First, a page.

To the Adirondack Journal:
As a resident of the hamlet of Adirondack in the town of Horicon, I was at the meeting described in the July 28 Adirondack Journal, listening to the discussion of the use of the Adirondack Schoolhouse.
I’d like to correct one incorrect statement — the enterprise known as Adirondack Arts & Science Day Camp is NOT paying rent for the use of the schoolhouse during the five-week tenure, according to a Town Board member and schoolhouse representative Jane Smith.
I have no affiliation with either the schoolhouse, its activities or supporters, nor the Day Camp and its owners.
At the meeting, a gentleman stated that the building would not be available for anyone’s use if these hardworking folks in Adirondack hadn’t contributed and volunteered their time, manual labors and personal donations to accomplish the improvements to this old building — not to mention raising the additional funds necessary to continue to complete upgrades to the buildings. They have earned the right that their needs to use the building should be a priority, and their opinions should be considered.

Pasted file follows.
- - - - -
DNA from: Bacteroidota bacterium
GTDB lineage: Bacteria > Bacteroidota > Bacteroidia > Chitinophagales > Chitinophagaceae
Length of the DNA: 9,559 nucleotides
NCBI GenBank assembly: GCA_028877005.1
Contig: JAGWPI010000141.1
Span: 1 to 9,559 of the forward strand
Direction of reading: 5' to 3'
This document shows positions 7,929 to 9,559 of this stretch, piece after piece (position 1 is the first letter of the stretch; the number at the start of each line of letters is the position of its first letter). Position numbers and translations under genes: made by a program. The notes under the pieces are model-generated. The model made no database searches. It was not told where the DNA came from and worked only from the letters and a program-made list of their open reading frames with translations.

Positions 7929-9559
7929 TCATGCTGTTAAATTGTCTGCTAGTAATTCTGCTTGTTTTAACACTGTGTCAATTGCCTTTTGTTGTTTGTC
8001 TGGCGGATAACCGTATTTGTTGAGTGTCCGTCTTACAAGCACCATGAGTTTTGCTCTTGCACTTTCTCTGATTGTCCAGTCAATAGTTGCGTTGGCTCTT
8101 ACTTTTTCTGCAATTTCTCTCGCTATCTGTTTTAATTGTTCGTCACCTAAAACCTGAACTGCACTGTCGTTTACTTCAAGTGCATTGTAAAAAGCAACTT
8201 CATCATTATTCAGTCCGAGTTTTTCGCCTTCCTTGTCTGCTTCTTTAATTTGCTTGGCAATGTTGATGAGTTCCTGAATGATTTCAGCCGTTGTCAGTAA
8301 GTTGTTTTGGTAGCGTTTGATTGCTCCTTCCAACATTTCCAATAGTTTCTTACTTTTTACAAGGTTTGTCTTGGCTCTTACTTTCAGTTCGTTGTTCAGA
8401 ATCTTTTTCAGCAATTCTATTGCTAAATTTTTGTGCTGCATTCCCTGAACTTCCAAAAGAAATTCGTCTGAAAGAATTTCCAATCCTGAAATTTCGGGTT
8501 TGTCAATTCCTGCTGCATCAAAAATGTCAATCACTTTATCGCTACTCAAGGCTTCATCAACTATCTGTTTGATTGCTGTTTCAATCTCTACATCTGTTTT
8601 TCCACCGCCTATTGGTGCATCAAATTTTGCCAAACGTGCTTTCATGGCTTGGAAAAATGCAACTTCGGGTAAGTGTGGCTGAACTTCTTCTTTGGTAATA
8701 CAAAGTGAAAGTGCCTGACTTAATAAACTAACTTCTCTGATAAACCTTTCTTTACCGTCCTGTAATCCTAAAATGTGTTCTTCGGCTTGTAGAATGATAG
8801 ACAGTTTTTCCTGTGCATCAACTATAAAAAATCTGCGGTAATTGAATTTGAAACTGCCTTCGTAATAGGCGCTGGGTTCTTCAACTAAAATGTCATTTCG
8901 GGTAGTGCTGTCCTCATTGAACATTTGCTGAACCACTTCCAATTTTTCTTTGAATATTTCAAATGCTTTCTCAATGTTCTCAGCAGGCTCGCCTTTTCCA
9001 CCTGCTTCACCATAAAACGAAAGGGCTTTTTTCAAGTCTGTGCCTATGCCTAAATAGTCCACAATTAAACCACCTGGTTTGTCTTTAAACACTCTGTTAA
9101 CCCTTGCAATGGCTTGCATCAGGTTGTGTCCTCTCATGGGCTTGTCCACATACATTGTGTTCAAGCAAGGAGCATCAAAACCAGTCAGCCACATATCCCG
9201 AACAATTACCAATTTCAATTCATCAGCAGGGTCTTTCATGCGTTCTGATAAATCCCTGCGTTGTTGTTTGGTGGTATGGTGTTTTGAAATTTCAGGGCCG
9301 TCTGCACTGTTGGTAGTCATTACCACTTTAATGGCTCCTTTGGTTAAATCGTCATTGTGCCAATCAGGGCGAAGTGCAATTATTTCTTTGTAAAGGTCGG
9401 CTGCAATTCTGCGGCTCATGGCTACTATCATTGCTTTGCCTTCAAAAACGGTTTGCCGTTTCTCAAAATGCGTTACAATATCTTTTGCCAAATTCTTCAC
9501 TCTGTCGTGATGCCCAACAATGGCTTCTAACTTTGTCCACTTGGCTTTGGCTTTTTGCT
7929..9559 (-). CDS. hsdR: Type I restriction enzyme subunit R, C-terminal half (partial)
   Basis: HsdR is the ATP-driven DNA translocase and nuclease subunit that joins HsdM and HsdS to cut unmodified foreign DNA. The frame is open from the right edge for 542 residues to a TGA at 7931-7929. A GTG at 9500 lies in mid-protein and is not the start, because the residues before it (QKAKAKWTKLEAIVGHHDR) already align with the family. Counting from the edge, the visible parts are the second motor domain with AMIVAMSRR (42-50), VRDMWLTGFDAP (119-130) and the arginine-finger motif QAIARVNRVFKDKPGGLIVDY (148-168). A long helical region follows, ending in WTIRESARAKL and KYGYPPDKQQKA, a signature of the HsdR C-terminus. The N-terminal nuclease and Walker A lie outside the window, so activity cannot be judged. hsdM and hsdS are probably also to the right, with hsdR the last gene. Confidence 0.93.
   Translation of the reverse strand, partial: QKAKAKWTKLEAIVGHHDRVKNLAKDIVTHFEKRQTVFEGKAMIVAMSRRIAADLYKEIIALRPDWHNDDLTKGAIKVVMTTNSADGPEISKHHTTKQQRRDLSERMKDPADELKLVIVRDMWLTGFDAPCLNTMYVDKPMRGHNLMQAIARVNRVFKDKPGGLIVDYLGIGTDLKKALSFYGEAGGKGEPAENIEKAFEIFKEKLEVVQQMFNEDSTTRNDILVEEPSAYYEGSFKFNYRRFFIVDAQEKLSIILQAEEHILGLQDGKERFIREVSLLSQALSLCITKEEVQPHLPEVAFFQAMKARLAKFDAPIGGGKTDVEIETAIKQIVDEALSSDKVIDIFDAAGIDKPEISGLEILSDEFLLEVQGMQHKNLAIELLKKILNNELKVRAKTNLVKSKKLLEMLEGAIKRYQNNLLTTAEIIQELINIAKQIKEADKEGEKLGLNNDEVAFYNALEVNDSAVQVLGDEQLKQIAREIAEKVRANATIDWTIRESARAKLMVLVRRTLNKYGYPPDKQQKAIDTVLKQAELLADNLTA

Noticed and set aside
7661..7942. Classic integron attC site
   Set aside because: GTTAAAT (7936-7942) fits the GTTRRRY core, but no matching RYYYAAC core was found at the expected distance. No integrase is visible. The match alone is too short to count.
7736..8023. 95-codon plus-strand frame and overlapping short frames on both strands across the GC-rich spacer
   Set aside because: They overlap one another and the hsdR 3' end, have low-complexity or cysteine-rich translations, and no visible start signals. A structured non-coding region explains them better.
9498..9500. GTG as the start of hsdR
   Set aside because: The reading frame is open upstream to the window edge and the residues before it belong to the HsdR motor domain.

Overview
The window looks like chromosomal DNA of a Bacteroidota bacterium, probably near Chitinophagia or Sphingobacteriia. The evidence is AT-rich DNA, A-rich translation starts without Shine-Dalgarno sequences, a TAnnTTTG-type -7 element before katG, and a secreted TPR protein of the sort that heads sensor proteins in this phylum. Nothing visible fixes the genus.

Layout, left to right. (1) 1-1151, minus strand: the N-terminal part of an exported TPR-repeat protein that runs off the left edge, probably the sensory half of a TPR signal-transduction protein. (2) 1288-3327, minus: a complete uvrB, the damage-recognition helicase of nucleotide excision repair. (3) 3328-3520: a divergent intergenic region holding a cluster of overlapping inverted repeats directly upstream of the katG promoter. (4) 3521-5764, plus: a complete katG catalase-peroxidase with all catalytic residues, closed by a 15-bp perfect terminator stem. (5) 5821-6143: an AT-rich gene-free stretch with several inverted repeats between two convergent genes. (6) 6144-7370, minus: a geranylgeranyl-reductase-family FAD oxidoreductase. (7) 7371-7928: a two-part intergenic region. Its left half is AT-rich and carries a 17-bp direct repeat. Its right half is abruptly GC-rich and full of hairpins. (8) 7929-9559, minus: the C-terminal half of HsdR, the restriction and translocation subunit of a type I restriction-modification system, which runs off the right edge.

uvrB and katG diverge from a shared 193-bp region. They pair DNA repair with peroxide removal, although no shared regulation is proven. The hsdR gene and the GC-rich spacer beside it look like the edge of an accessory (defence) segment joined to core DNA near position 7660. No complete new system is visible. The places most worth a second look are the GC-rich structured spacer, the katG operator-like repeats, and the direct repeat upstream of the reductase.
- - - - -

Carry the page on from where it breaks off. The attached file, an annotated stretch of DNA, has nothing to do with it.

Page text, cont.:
To me, there is no disagreement that the five-week Day Camp program offered by the LaFountains to our children and grandkids is a wonderful opportunity and everyone would like the program to continue, specifically in Adirondack.
I am Project Coordinator for the Horicon Historical Society’s 1881 Adirondack Museum. In that capacity for the past year, I’ve spent many, many back-breaking volunteer hours working on the restoration of this church into a museum — as well as fundraising to convert a local historic building that is sitting empty and deteriorating, turning it into a beautiful, useable, restored building. It is an asset in terms of education, tourism and entertainment that the public can utilize — as well as providing a future legacy to our children.